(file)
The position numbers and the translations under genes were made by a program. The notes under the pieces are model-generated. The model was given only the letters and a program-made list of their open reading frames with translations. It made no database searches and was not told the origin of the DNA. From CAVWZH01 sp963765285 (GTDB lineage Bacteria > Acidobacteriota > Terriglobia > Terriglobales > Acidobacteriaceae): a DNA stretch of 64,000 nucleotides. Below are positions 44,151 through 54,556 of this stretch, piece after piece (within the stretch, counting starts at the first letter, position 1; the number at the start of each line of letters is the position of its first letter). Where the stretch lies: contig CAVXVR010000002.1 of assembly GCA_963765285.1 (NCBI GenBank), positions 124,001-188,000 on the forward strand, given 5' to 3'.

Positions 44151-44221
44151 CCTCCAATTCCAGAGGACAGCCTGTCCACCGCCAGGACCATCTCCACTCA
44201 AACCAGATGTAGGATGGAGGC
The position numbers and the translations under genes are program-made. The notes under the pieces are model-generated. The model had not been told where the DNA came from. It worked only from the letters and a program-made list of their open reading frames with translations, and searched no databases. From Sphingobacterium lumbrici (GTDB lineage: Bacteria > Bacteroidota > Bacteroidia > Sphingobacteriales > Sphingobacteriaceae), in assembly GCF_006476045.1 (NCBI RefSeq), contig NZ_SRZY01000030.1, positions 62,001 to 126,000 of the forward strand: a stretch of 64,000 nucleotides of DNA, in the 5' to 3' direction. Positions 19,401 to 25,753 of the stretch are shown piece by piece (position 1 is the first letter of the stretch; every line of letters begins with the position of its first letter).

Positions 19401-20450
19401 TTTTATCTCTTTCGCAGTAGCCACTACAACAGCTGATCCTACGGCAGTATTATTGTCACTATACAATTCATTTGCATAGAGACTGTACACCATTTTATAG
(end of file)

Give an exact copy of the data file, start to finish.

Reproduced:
The position numbers and the translations under genes were made by a program. The notes under the pieces are model-generated. The model was given only the letters and a program-made list of their open reading frames with translations. It made no database searches and was not told the origin of the DNA. From CAVWZH01 sp963765285 (GTDB lineage Bacteria > Acidobacteriota > Terriglobia > Terriglobales > Acidobacteriaceae): a DNA stretch of 64,000 nucleotides. Below are positions 44,151 through 54,556 of this stretch, piece after piece (within the stretch, counting starts at the first letter, position 1; the number at the start of each line of letters is the position of its first letter). Where the stretch lies: contig CAVXVR010000002.1 of assembly GCA_963765285.1 (NCBI GenBank), positions 124,001-188,000 on the forward strand, given 5' to 3'.

Positions 44151-44221
44151 CCTCCAATTCCAGAGGACAGCCTGTCCACCGCCAGGACCATCTCCACTCA
44201 AACCAGATGTAGGATGGAGGC
The position numbers and the translations under genes are program-made. The notes under the pieces are model-generated. The model had not been told where the DNA came from. It worked only from the letters and a program-made list of their open reading frames with translations, and searched no databases. From Sphingobacterium lumbrici (GTDB lineage: Bacteria > Bacteroidota > Bacteroidia > Sphingobacteriales > Sphingobacteriaceae), in assembly GCF_006476045.1 (NCBI RefSeq), contig NZ_SRZY01000030.1, positions 62,001 to 126,000 of the forward strand: a stretch of 64,000 nucleotides of DNA, in the 5' to 3' direction. Positions 19,401 to 25,753 of the stretch are shown piece by piece (position 1 is the first letter of the stretch; every line of letters begins with the position of its first letter).

Positions 19401-20450
19401 TTTTATCTCTTTCGCAGTAGCCACTACAACAGCTGATCCTACGGCAGTATTATTGTCACTATACAATTCATTTGCATAGAGACTGTACACCATTTTATAG